Colten Boushie Trial Fallout Continues

Posted 13 February 2018 by in Featured

Legal Update

Symbol of law and justice in the empty courtroom – Image – Depositphoto.com

OTTAWA – Reaction to the decision of the jury in the Colten Boushie murder trial and the acquittal of Gerald Stanley continues. Federal Ministers met with members of the Boushie family in Ottawa yesterday. In the House of Commons, Prime Minister Trudeau stated, “Our thoughts, of course, are with the family and friends of Colten Boushie. While it would be completely inappropriate to comment on the specifics of this case, we understand there are systemic issues in our criminal justice system that we must address. We are committed to broad-based reform to address these issues. As a country, we must and we can do better. Our government is committed to working hard every day to ensure justice for all Canadians.”

The federal Justice Minister is vowing to look into how juries are selected in Canadian courts. The spotlight on this jury decision and the ongoing discussion and debate shows little sign of ending soon.

Across social media, there has been a great deal of discussion, in many cases based on opinion rather than fact. There has been a great deal of heated and often racist comments posted online on social media.

What is seemingly lost in all of this is the tragic death of a twenty-two-year-old human being. The legacy of Colten Boushie has to be finding solutions. The time for pointing fingers of blame should be over.

The Indigenous Bar Association (IBA) wishes to express its sincere condolences to the Boushie family and to the community of Red Pheasant First Nation

Canada’s legal system has failed Colten Boushie, his family and Canada. A system built on the violence of ongoing colonialism and the continued oppression of Indigenous Peoples must end. Canada’s fair and impartial justice system is a myth and has clearly failed the Boushie family, the Red Pheasant First Nation, and Indigenous people from across Canada.

The ongoing reality is Canada remains a dangerous place to live if you are Indigenous.

A long history of commissions reports and critical scholarship have underscored this stark reality, including the Manitoba Justice Inquiry, the Royal Commission on Aboriginal Peoples, Justice Iacobucci’s Report entitled, First Nation Representation on Ontario Juries, the Commission of Inquiry into the death of Dudley George, the Commission of Inquiry into the death of Neil Stonechild, the current Missing and Murdered Indigenous Women and Girls Inquiry, the Royal Commission on the Wrongful Conviction of Donald Marshall Jr. and the Report of the United Nations Special Rapporteur on the Rights of Indigenous Peoples. When is it enough? When does the consciousness of all Canadians awaken and move to action to implement much-needed change?

Reconciliation should not perpetuate the historical power imbalance whereby Indigenous People’s lives are reduced to the point where they are of less value that other Canadians. This was certainly not the intent of the Nation-to-Nation agreements which form the basis of Treaties, Canada’s creation, the Constitution Act 1982, nor is this an implementation of the United Nations Declaration on the Rights of Indigenous Peoples, which was endorsed by Canada in 2012 and endorsed without qualification in 2016, with a promise of full implementation in Canadian law.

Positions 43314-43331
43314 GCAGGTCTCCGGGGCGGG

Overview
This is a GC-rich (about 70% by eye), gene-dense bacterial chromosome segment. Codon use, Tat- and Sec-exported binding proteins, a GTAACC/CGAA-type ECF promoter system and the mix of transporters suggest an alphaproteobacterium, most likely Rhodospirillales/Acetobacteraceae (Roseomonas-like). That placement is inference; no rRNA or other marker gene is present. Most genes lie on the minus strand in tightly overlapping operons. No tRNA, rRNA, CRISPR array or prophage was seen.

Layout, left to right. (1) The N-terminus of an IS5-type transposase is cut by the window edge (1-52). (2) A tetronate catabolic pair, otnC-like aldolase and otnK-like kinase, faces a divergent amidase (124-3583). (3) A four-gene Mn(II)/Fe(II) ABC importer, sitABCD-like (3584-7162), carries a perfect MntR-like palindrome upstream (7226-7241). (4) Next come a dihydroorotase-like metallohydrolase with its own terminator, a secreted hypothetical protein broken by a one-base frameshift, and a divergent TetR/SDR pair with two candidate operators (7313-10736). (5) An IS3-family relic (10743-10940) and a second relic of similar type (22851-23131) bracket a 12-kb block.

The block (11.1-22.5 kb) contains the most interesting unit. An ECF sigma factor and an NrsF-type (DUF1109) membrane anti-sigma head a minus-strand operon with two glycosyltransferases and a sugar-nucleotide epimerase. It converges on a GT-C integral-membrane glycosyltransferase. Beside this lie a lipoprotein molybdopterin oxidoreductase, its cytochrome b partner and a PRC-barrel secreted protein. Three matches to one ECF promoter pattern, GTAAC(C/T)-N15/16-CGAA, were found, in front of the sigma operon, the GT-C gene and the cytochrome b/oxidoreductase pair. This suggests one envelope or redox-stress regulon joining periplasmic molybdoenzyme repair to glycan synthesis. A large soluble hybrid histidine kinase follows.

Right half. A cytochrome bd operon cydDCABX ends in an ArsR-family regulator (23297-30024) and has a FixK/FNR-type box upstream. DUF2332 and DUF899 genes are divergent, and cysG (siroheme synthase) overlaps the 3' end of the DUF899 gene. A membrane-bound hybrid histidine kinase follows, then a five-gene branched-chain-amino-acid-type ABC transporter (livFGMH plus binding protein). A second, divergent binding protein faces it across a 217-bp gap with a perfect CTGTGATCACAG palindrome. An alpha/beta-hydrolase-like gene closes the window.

In response to this latest tragedy the Indigenous Bar Association calls on the governments of this land including, Indigenous, Federal, Provincial, Territorial and Municipal to immediately adopt those calls to action as set out in the Truth and Reconciliation Commission which provide for the recognition and implementation of Aboriginal justice systems in a manner consistent with the Treaty and Aboriginal rights of Aboriginal peoples, and the Constitution Act, 1982.

In the interim, the IBA calls on the Government of Canada to reform the current jury selection and jury pool representation laws. As set out by the Prime Minister of Canada, “Indigenous and non-Indigenous Canadians alike know that we have to do better.”

It is time for the current Government of Canada, the Provinces and the Territories to abolish their long-standing historical policy of assimilating Indigenous Peoples, our languages, our cultures and our laws and denying our rightful place as the partner in Confederation who through treaties sought to turn strangers into family and who contributed all of the lands and resources to be shared for mutual use and benefit. It is time for a meaningful recalibration of the relationship where Indigenous Peoples are respected and protected in order to pursue and express our own self-determination so that there are no more senseless, violent attacks on Indigenous Peoples, like Colten Boushie, who continue to have their lives taken while Canadians continue to benefit from ongoing colonization.


The IBA is a national association comprised of Indigenous (First Nations, Inuit, and Metis) lawyers, legal academics, elders, articling clerks and law students, including graduate and post-graduate law students. The IBA is a not-for-profit federal corporation mandated, amongst other things, to promote the advancement of legal and social justice for Indigenous peoples in Canada, as well as the reform of laws and policies affecting Indigenous peoples.